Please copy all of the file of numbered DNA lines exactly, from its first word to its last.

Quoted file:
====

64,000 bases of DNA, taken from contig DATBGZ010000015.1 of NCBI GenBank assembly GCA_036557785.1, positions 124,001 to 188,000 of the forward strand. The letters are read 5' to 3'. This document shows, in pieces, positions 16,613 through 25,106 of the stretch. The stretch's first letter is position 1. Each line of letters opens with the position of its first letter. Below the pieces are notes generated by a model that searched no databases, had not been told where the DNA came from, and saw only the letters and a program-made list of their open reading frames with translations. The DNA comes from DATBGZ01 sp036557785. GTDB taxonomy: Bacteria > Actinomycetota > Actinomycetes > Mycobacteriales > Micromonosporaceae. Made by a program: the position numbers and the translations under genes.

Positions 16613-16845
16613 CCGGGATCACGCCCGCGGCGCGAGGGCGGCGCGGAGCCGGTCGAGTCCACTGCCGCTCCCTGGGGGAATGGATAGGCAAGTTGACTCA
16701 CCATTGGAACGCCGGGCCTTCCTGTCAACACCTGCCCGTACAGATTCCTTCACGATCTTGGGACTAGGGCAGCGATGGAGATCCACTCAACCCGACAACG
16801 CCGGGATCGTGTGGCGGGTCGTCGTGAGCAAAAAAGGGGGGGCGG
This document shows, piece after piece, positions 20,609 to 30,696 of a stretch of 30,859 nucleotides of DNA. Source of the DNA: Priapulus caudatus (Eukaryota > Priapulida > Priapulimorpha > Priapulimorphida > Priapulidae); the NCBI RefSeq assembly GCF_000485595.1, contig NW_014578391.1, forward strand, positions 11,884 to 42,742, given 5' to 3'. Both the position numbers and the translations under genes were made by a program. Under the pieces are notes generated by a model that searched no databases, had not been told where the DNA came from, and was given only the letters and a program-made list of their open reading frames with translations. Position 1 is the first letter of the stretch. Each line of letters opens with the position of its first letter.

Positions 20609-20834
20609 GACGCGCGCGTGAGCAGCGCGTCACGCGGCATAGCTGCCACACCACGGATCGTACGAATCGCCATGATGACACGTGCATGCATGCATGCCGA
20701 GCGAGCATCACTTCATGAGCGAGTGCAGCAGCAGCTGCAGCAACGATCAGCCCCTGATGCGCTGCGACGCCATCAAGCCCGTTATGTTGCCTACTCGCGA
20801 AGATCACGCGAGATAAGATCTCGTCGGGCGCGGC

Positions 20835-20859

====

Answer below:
64,000 bases of DNA, taken from contig DATBGZ010000015.1 of NCBI GenBank assembly GCA_036557785.1, positions 124,001 to 188,000 of the forward strand. The letters are read 5' to 3'. This document shows, in pieces, positions 16,613 through 25,106 of the stretch. The stretch's first letter is position 1. Each line of letters opens with the position of its first letter. Below the pieces are notes generated by a model that searched no databases, had not been told where the DNA came from, and saw only the letters and a program-made list of their open reading frames with translations. The DNA comes from DATBGZ01 sp036557785. GTDB taxonomy: Bacteria > Actinomycetota > Actinomycetes > Mycobacteriales > Micromonosporaceae. Made by a program: the position numbers and the translations under genes.

Positions 16613-16845
16613 CCGGGATCACGCCCGCGGCGCGAGGGCGGCGCGGAGCCGGTCGAGTCCACTGCCGCTCCCTGGGGGAATGGATAGGCAAGTTGACTCA
16701 CCATTGGAACGCCGGGCCTTCCTGTCAACACCTGCCCGTACAGATTCCTTCACGATCTTGGGACTAGGGCAGCGATGGAGATCCACTCAACCCGACAACG
16801 CCGGGATCGTGTGGCGGGTCGTCGTGAGCAAAAAAGGGGGGGCGG
This document shows, piece after piece, positions 20,609 to 30,696 of a stretch of 30,859 nucleotides of DNA. Source of the DNA: Priapulus caudatus (Eukaryota > Priapulida > Priapulimorpha > Priapulimorphida > Priapulidae); the NCBI RefSeq assembly GCF_000485595.1, contig NW_014578391.1, forward strand, positions 11,884 to 42,742, given 5' to 3'. Both the position numbers and the translations under genes were made by a program. Under the pieces are notes generated by a model that searched no databases, had not been told where the DNA came from, and was given only the letters and a program-made list of their open reading frames with translations. Position 1 is the first letter of the stretch. Each line of letters opens with the position of its first letter.

Positions 20609-20834
20609 GACGCGCGCGTGAGCAGCGCGTCACGCGGCATAGCTGCCACACCACGGATCGTACGAATCGCCATGATGACACGTGCATGCATGCATGCCGA
20701 GCGAGCATCACTTCATGAGCGAGTGCAGCAGCAGCTGCAGCAACGATCAGCCCCTGATGCGCTGCGACGCCATCAAGCCCGTTATGTTGCCTACTCGCGA
20801 AGATCACGCGAGATAAGATCTCGTCGGGCGCGGC

Positions 20835-20859